New technology will allow stores to track everything we buy - in store or out.
Purchases could be tracked out of store
Remember the acronym, RFID: you'll hear a lot more about it.
Radio Frequency Identification is a means of identifying goods - or people - that will make the barcode look as dated as a brown paper label on a piece of string.
RFID is a chip, the size of a grain of sand, which emits a radio signal.
Each chip is unique so any item that's tagged with it can then be tracked individually, all the time and almost anywhere.
Where barcodes only identify a type of good, for example a particular brand of biscuits, RFID identifies every single pack, each of which, in a warehouse or shop, can be tracked simultaneously.
There's no doubt the technology is a dream for big retailers.
Wal-Mart has told its hundred biggest suppliers that it wants them to put RFID chips on their products by 2005.
Wal-Mart is beginning to introduce tags in its supply chain
And when Wal-Mart tells its suppliers to jump, they jump high and fast.
The advantages to companies are huge.
Stolen goods can be tracked; stocks can be monitored quickly; a sensor could be placed on shelves which would then register when goods moved.
It's reckoned that the average store has 8% of its goods out-of-stock at any one moment - so cutting that proportion means more goods sold and so higher profits.
In the clumsy jargon of the business, the chips give "instant supply chain visibility".
Civil rights worries
But just as RFID is a retailer's dream, so it's a libertarian's nightmare.
Their fear is that chips on garments, say, could be used to track people: you buy a suit in a store and everywhere the suit goes so does the chip, emitting its radio waves and disclosing your location.
Already, they talk of Big Brother and a "spy chip".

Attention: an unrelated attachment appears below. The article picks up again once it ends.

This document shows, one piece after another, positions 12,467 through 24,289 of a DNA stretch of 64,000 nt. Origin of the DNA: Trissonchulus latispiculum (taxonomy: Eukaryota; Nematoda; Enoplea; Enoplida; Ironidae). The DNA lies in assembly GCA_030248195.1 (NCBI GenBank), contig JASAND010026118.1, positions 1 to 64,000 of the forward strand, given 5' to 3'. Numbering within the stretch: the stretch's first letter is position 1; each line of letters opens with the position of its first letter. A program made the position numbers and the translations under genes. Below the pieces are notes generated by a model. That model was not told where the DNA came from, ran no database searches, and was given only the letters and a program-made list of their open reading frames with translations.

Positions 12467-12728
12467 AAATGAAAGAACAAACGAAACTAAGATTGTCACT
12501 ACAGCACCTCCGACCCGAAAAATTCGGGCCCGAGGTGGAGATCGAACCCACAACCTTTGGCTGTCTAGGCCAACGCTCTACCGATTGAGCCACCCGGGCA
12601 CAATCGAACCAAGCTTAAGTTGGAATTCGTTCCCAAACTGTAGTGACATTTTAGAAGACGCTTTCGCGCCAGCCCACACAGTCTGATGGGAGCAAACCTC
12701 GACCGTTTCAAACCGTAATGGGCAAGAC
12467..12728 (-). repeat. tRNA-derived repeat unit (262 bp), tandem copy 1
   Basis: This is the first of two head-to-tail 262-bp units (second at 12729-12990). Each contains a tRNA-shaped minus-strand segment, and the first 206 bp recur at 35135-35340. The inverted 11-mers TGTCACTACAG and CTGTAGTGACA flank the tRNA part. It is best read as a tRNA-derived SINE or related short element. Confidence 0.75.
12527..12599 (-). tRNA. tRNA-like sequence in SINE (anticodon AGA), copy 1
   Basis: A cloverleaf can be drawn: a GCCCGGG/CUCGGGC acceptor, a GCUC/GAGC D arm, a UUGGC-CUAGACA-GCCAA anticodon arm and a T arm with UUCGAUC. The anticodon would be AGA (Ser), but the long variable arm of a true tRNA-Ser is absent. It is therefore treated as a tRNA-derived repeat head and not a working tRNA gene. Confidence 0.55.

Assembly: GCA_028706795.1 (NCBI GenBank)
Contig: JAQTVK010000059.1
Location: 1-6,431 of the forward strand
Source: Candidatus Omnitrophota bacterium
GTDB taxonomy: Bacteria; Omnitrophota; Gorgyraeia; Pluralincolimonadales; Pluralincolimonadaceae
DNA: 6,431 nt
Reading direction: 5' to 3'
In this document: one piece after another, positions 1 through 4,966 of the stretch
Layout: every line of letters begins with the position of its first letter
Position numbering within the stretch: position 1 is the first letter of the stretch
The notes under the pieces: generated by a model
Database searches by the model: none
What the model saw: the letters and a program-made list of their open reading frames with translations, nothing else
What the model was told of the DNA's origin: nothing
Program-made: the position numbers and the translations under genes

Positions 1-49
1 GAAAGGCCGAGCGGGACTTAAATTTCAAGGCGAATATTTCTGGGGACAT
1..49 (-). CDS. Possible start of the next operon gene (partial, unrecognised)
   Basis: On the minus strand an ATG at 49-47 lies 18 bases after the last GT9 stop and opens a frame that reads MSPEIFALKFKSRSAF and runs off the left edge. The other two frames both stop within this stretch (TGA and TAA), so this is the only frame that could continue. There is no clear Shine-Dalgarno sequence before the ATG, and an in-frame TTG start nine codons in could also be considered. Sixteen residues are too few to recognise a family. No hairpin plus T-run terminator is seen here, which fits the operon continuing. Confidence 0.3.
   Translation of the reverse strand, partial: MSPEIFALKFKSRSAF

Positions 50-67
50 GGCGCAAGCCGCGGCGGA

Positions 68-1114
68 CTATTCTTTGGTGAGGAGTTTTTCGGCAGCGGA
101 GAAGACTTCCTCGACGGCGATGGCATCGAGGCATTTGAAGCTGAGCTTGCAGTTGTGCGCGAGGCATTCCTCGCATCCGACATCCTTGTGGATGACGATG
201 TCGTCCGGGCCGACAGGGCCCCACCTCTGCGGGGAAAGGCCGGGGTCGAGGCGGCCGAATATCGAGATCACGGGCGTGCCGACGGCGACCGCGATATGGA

While companies love the technology, they recognise these concerns, or at least the potential for them to be fanned into a public campaign that might hamper the chip's introduction.
Already, some trials have ended after opposition.
Wal-Mart was intending to test RFID tags on razor blades in a store in Boston - there would be "smart shelves" which could detect when packets of the blades moved off the shelves.
Tesco tried the technology in a store in Britain. Although it ended the trial, it said it was not due to opposition.
All the same, it seems likely that RFID will be introduced one step back from the customer, on packages of goods in warehouses rather than on goods on shelves heading for the check-out.
Before the tags arrive on goods in customers' hands, there will no doubt be attempts to reassure the public, perhaps by developing ways of "killing" the tracking properties of the tags before they leave the store, much as anti-theft devices are neutralised now.
After that, all kinds of possibilities open up.
Washing machines could be developed which would read a tag on a garment and then work out what treatment to give the article.
Whatever the qualms, there seems no doubt that the tags are on their way.
The technology is simply too good and too effective to be ignored.
The biggest user today is the US military.
In the war in Iraq, the Army Materiel Command required all its shipments and pallets to be tagged.
It now keeps track of 300,000 containers around the world every day.
The navy kept track of wounded personnel and prisoners in military hospitals during the Iraq war.
If it works in war, sure as eggs is eggs, it will be made to work in the world's grocery stores.